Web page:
Essay on American Heros in Tom Wolfe's The Right Stuff

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American Heros in Tom Wolfe's The Right Stuff

Tom Wolfe's The Right Stuff depicts the lives of some of America's hottest pilots and its first astronauts. These men include Pete Conrad, Chuck Yeager, John Glenn, Gus Grissom, Wally Shirra, Alan Shepard, Gordon Cooper, Scott Carpenter and Deke Sleyton. Some of these men were hotshot test pilots at Edwards Air Force Base, and some flew cargo planes. Some had impeccable service records, while others hadn't flown in a real dog fight for even a second. Despite these differences in backgrounds and credentials, Tom Wolfe turns each of these nine men into a separate and individualized hero.

Chuck Yeager and John Glenn are probably the most memorable of the nine pilots in The Right Stuff.
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This anecdote occurs at the beginning of the chapter that introduces Chuck Yeager. The placement of this story is important because the reader is made aware of Yeager's influence before he knows who Yeager really is.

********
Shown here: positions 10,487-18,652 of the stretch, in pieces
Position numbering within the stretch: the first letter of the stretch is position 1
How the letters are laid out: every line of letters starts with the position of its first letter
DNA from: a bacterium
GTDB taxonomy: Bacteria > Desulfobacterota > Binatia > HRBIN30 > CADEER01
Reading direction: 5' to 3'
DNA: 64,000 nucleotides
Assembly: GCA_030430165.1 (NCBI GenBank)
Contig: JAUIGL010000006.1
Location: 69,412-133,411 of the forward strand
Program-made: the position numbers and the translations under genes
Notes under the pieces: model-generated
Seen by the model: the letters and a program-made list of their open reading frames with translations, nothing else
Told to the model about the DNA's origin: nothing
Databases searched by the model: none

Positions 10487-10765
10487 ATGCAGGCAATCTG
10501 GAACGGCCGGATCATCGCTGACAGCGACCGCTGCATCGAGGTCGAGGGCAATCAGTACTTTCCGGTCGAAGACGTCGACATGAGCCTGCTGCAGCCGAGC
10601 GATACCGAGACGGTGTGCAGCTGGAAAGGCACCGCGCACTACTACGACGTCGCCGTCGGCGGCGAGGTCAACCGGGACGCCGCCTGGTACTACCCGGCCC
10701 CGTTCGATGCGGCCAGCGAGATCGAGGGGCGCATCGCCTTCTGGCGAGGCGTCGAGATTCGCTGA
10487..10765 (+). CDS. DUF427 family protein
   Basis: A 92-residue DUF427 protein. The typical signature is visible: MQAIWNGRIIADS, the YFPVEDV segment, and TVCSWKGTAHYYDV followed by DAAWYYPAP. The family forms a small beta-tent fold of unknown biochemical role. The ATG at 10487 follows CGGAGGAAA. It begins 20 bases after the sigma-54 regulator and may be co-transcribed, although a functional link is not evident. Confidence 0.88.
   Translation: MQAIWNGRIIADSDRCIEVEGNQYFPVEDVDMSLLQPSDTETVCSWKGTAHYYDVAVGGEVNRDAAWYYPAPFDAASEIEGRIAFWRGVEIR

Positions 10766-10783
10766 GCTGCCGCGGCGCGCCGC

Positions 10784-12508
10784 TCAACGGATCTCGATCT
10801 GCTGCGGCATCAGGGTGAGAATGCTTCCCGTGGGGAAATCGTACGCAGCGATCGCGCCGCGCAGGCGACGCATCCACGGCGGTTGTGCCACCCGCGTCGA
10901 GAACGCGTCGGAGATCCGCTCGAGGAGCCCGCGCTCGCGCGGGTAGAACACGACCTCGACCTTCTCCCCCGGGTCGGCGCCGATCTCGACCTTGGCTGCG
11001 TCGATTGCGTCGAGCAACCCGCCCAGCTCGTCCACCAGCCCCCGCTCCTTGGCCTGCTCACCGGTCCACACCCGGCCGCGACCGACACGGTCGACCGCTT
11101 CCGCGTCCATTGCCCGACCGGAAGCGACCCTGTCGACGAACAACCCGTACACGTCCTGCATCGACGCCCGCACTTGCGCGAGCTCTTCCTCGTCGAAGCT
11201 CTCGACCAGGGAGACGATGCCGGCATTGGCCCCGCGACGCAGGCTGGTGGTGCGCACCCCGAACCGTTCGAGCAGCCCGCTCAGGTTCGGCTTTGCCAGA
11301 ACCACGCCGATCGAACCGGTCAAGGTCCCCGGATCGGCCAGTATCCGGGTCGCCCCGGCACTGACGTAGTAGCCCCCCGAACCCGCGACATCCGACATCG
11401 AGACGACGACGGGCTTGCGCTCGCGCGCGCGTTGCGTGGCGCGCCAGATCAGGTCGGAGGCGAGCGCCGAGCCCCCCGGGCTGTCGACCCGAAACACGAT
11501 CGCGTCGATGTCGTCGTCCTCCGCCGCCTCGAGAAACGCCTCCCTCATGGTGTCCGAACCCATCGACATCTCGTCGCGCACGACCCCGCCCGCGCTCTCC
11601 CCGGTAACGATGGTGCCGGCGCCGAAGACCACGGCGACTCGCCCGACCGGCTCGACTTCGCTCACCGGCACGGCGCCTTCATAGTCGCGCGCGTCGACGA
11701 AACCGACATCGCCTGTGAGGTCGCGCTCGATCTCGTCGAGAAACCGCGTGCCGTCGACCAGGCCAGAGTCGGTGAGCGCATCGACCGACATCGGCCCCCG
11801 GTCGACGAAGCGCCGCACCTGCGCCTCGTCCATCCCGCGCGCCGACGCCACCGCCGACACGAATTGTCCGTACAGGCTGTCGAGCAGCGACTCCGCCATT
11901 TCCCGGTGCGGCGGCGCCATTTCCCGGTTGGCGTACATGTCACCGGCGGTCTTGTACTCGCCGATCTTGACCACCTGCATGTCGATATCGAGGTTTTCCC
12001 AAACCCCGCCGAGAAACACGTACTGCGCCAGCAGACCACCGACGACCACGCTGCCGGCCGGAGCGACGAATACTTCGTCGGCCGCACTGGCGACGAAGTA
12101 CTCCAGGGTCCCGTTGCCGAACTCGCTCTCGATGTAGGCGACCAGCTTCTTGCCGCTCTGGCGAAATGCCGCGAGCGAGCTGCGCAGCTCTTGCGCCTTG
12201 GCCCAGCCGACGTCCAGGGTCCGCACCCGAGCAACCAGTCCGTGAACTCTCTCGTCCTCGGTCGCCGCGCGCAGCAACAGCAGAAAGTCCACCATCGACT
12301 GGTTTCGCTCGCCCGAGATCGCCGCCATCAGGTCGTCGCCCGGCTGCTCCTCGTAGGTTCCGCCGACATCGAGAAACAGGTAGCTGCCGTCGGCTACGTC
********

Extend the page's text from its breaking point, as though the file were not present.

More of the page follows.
Wolfe also uses an anecdote to set John Glenn apart form the rest of the pilots. Wolfe describes Glenn's personal exercise by saying," He'd be out there in full view, on the circular driveway of the Bachelor Officers Quarters, togged out in his sweat suit, his great freckled face flaming red...there was no end to it, in front of everybody" (110). Glenn's activities were definitely unusual. The astronauts of the Mercury Project were required to do four hours of exercise per week. John Glenn far exceeded these guidelines. But according to Wolfe, most fighter pilots, at least those who have the right stuff, put exercise very low on their list of priorities. This is an important point because Glenn wasn't a typical fighter jock. It was very obvious to the other pilots that he was very different.

Another way that Wolfe develops each astronaut into a hero is by revealing details about his personality through his words. For example, Chuck Yeager is asked about how he feels about being left out of the Mercury Project. Inflating his own ego, Yeager mentions his own

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